Despite its tapered edge, the Samsung Series 5 doesn't look especially thin at first glance. The matte aluminum finish is pleasant, and does a great job of resisting fingerprints, although the plastic bottom panel kills the mood a bit. Overall, this is a smart-looking sub-$1,000 laptop, which is important, as we've seen a lot of high-design 13-inch models in this price range, but 14- and 15-inch laptops around that $800-$900 mark tend to be plastic and clunky.

One design complaint: There's a tray-loading optical drive on the right side, and I found it far too easy to accidentally hit the eject button, popping open the drive almost anytime I tried to move the system.

Don't be fooled by Samsung's attempt to pitch this system as an ultrabook. Our review unit thankfully did not have the "ultrabook" sticker spotted on some other recent laptops, but Samsung's Web site and the Web sites of retailers selling it all use that very loaded term. Pick it up; at a hair under 4 pounds, it's not especially light, and it doesn't feel much different from other mainstream 14-inch laptops, such as the Dell XPS 14z (which is a little thicker and heavier, but not by much).

The keyboard has the same island-style layout found on other recent Samsung laptops (and most every laptop released in the past couple of years). The keys have a pleasing matte finish to them, and are reasonably quiet while typing. Shift, Enter, Tab, and other important keys are large and easy to hit, but the spacebar is a little narrow for my taste.

Multimedia functions are also shortchanged, mapped to the alternate function of the F-keys. Some laptops, such as recent HP models, swap the F-key and the alternate F-key commands, giving you easier access to volume and brightness settings, for example. The large touch pad is responsive and has plenty of room for multitouch gestures. The all-important two-finger scroll was acceptable, but not the best I've seen on a Windows laptop.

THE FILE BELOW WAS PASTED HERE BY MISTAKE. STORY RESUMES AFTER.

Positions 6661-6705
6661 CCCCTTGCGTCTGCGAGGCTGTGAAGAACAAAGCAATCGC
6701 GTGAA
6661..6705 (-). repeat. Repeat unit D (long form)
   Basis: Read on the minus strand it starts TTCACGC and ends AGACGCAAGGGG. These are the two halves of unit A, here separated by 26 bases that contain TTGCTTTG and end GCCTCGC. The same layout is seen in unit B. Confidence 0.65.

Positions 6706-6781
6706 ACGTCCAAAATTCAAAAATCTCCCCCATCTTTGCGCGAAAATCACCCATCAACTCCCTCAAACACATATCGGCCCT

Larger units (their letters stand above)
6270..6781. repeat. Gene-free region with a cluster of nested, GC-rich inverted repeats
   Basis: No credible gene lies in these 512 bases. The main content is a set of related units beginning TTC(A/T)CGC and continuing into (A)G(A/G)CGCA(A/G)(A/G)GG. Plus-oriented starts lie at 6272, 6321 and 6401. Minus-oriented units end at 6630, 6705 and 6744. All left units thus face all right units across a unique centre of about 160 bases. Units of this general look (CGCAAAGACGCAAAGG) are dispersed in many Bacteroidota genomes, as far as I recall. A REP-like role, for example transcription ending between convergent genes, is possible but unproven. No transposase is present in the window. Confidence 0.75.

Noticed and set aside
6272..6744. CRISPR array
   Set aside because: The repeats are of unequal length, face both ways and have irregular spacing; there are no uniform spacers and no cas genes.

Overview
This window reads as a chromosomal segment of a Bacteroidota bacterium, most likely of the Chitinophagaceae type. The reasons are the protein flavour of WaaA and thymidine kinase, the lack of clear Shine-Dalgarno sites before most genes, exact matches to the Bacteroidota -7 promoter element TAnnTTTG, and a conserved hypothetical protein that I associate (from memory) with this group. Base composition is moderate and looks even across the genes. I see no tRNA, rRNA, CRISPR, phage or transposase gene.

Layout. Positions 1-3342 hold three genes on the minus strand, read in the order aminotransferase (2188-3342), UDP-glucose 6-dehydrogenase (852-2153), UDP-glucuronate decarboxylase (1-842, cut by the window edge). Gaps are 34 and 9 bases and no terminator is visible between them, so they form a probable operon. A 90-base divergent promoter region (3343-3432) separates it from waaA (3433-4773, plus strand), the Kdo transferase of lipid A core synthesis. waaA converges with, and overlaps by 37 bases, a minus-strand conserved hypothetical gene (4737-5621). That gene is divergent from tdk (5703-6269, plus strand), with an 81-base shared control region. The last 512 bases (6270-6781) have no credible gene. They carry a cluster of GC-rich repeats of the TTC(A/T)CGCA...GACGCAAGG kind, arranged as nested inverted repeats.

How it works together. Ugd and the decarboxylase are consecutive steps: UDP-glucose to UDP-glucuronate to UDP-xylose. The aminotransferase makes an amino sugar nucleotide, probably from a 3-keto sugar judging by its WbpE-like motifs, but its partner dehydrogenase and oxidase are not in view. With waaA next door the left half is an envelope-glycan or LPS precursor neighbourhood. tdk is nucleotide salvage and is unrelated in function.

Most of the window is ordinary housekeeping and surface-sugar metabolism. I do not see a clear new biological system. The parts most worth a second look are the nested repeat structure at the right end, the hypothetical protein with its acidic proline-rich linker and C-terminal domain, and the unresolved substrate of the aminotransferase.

The 14-inch display has a standard 1,366x768-pixel native resolution. For the price, that's fine, although 14- and 15-inch laptops with that native resolution are starting to feel a bit old -- it feels more at home on 11- or 13-inch laptops. Higher-end midsize laptops, ultrabook or not, come off much better with 1,600x900-pixel screens. Still, the screen's matte, antiglare finish was welcome, as were the excellent horizontal off-axis viewing angles (vertical off-axis viewing was terrible, as it is on most laptops).

Samsung Series 5 Average for category [midsize]
Video VGA plus HDMI VGA plus HDMI or DisplayPort
Audio Stereo speakers, combo headphone/microphone jack Stereo speakers, headphone/microphone jacks
Data 1 USB 2.0, 2 USB 3.0, SD card reader 2 USB 2.0, 2 USB 3.0, SD card reader, eSATA
Networking Ethernet, 802.11n Wi-Fi, Bluetooth Ethernet, 802.11n Wi-Fi, Bluetooth, optional mobile broadband
Optical drive DVD burner DVD burner

While we've knocked the Series 5 for being too thick to be a true ultrabook, it's still fairly slim in the overall scheme of things, at least when it comes to fitting in ports and connections. The VGA and HDMI ports poke out from a recessed side panel, and the Ethernet port has a tiny door that flips open to fit in a Cat5 cable, similar to designs we saw on tiny Netbooks years ago. It obviously took a little juggling, but all the ports fit -- including both USB 3.0 ports, which at this point is still a rarity.

The 14-inch Samsung Series 5 has the same Intel Core i5-2467M low-voltage CPU as many of the 13-inch ultrabooks we've tested. Its performance was on par with those systems, but in this bigger 14-inch body, one might expect a non-ULV CPU. Still, for everyday multitasking and productivity, it's more than powerful enough, and certainly doesn't feel like a low-power laptop. The Asus UX31 Zenbook and Lenovo U300s both have slightly faster ultrabook processors and did slightly better in our tests, but not by a large margin.